‘No Time To Die’ Is a Shaky, But Fitting End To The Grittiest Bond – Review
In No Time to Die, Daniel Craig’s swan song as MI6 agent James Bond, Craig gives his run as 007 a poetic finale. In the longest and one of the most expensive Bond movies to date, No Time to Die forces the titular character to reconcile with the past, embrace the present, and struggle with moving forward. Where previous Bond movies either leaned heavily into darker or more campy tones, Craig’s final film as Bond merges both elements to create a character that feels entirely its own.
Accompanied by returning cast members like Jeffrey Wright, Naomie Harris, Léa Seydoux, Ben Whishaw, Ralph Fiennes, and Christoph Waltz, and newcomers Lashana Lynch, Ana de Armas, Billy Magnussen, and Rami Malek, the closing of this Bond chapter is a solid one.
After leaving the MI6 life behind, again, Bond and Madeleine Swann (Seydoux) have escaped to a romantic life in Italy. The honeymoon phase is cut abruptly short when the sins of Swann’s and Bond’s pasts come back to haunt them. Bond is forced to end his retirement and team back up with MI6 and CIA operatives to eliminate a mastermind threat, Lyutsifer Safin (Malek). All the while, he must question and risk the relationships he holds dear, wrestle with being replaced by the new 007 (Lynch), and learn how to move forward from a life that gave him a license to kill.
In the 25th Bond movie, director/writer Cary Joji Fukunaga, actor/writer Phoebe Waller-Bridge and team, take a deeper look into the legacy that Bond leaves behind. Previous Bonds have shown him as the charming, handsome, and impossibly polished playboy super spy. With Craig’s turn to carry on the name of James Bond, he brought to life a gem of an agent not yet polished. Him being rough around the edges added a depth to the main character that opened ground for a new sense of who Bond could be.
Craig’s rendition of Bond brought charming arrogance, grit, and emotion to the role that became a trinity needed to bring new life to a character that’s constantly reinvented. After five films, we see a fully realized agent who still seems to struggle with mixing his personal and professional life. Audiences are exposed to how it chips away at the soul of a man who can’t seem to leave the past behind.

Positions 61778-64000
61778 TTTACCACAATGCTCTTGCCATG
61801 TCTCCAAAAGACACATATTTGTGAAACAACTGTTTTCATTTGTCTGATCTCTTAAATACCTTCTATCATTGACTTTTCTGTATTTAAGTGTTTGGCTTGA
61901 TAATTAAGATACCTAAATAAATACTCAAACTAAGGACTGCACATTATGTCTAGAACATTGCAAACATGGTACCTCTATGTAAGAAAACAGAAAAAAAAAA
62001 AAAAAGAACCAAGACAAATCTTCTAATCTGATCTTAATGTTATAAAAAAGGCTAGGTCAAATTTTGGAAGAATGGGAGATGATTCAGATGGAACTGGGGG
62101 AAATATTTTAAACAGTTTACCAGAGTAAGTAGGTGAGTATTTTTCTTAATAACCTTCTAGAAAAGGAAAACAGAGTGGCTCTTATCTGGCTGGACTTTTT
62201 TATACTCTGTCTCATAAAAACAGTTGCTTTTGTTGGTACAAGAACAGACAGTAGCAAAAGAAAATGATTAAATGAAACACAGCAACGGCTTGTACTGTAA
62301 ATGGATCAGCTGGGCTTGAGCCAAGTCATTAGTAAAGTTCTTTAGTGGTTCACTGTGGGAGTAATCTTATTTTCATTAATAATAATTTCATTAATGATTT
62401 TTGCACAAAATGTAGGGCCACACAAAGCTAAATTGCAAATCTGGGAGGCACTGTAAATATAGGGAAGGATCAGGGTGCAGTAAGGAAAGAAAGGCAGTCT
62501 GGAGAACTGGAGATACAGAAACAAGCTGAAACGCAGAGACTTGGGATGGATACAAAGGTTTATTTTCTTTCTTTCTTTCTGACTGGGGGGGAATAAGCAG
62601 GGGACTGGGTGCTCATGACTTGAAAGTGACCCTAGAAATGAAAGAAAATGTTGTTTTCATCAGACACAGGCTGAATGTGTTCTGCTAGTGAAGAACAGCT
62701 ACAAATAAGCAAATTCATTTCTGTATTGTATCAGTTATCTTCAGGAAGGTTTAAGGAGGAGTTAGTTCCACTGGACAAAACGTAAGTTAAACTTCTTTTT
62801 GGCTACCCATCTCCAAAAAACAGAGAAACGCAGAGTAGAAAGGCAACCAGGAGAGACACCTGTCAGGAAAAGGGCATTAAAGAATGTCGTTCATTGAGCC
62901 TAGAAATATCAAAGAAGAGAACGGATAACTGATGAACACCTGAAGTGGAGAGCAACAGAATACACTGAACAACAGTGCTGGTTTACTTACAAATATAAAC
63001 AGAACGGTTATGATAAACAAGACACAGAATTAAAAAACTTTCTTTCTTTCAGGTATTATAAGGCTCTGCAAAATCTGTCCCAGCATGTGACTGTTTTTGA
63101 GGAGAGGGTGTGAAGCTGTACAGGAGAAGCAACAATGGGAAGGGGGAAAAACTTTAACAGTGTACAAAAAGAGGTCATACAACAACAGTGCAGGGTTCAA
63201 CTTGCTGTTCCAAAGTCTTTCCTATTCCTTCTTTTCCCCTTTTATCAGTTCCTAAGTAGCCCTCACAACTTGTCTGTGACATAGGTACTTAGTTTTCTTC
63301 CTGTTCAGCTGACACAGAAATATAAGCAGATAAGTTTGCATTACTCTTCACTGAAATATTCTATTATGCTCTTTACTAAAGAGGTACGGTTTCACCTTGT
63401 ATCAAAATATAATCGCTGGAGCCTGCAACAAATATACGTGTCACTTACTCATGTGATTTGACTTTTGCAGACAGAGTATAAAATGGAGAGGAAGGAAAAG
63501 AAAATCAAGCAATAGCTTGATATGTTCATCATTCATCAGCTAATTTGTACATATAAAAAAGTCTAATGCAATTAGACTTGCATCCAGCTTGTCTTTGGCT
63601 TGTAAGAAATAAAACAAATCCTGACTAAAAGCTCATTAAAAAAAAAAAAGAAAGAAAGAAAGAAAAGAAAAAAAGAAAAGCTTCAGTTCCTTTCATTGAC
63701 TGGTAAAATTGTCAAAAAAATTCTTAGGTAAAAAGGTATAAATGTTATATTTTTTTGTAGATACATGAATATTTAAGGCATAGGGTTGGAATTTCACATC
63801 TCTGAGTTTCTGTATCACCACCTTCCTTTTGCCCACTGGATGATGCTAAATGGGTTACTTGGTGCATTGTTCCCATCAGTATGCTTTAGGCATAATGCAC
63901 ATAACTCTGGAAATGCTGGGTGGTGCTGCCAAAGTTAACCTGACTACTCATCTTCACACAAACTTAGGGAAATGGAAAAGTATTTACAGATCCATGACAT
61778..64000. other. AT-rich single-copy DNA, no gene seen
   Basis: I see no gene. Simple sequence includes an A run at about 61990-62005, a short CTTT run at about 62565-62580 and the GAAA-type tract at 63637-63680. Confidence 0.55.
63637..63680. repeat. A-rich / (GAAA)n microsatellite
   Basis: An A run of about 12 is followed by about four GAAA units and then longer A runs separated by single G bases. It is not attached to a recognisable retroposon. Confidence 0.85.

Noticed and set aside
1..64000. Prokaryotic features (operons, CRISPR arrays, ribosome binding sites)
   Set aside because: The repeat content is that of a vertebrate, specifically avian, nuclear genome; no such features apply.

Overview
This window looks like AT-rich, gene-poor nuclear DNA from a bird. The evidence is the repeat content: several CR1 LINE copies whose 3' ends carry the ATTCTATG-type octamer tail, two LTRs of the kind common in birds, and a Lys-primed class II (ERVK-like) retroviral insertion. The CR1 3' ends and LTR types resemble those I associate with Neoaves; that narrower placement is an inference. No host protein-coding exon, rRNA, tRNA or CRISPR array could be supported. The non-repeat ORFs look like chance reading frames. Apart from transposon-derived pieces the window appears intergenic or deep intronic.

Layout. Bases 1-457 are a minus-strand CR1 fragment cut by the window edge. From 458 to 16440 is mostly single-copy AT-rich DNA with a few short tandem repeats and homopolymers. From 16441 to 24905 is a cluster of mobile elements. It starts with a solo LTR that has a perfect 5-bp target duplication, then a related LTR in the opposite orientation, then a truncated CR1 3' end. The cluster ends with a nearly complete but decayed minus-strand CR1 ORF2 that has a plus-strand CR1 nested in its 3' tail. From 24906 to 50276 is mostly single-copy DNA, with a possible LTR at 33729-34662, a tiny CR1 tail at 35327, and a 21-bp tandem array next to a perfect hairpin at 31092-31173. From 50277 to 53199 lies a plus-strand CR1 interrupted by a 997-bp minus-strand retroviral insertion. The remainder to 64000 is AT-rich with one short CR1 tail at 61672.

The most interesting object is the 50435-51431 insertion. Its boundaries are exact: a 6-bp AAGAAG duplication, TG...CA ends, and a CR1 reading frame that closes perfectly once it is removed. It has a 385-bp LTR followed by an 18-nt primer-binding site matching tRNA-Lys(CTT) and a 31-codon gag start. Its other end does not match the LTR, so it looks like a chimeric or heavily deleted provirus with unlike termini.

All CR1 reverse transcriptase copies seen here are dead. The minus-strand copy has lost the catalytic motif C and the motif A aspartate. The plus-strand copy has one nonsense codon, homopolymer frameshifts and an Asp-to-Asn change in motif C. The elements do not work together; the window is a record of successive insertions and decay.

Living in the past seems to be the common theme for each of the returning characters as well. What does it mean to be at peace with sins of the past and what do you do when they come back to haunt you? Not everyone has the answer to such questions and when they do, it still seems to lead to catastrophe. Nevertheless, while returners deal with that question, newcomers navigate the path that the legacy of agents of old leave behind. Besides Craig’s portrayal of Bond, this is where the movie shines.
De Armas is an overload of charm as CIA agent Paloma. Partnered with Bond in the beginning of the film, you can’t help, but focus on her and laugh with her as she charmingly (and effortlessly) navigates her first “big mission”. Lynch takes on the role of Nomi, the successor of the 007 moniker. She captivates as the ambitious, rising star of MI6, projecting Nomi’s strong sense of self and fierce determination into each scene. Where Bond was rough around the edges, Nomi is the polished 007 with the credentials to prove it.
Like most Bond movies, there tends to be a constellation of characters trapped within 007’s orbit, but for a purpose. This one follows a similar formula, but characters like Eve Moneypenny make you question why they’re there due to being underused and underdeveloped as a character, this time around. This is further felt in a film that feels a bit drawn out. At 2 hours and 43 minutes, the movie covers a lot of ground within its heavy-laden plot, but characters like Moneypenny don’t seem to be needed to push the story along, which is a misuse of the acting talents of Naomie Harris.
Beyond the constellation of characters, there’s always a menacing and enigmatic villain. We find this in Malek’s Lyutsifer Safin, sort of. Malek is known for providing a sense of eeriness to his characters, but here the creepiness borders on unpleasant as Rami completes drawn out monologues and stares with dead eyes into the camera. With villains in the previous installments of Craig’s Bond movies providing a maniacal charm, Malek’s character lacks charisma and exchanges it for an awkwardness that resonates heavily on film. Although Malek’s attempt at a grittier portrayal of his character is expected for this franchise, it unfortunately falls flat.
Although these elements are a bone to pick with the film, it shines in giving new perspectives on what Bond films can bring to the table. Women characters designed solely to fawn over Bond, are traded in for women characters with fully developed storylines who focus on kicking ass. A charming and playful 007 is exchanged for an emotionally fraught Bond peering through a well-dressed veneer.
The thrills, cool, and even camp still make their way into the film, taking a new dive into what this espionage franchise could become. Here’s to hoping that moviegoers will gravitate towards action movies with this type of depth and representation. Hopefully, film studios will recognize the merit in this as well.
No Time to Die delivers a grand finale to a new type of Bond and the legacy of 007 has been forever changed. Now, the door is open for even more conversation and change around who Bond could be. Craig’s rendition pushed those limits and now they can be further knocked back with the next person carrying the mantle of MI6’s best agent. Whoever they may be, they will have big shoes to fill. But they will be able to bring another piece to the mosaic that makes up the illustrious persona of James Bond.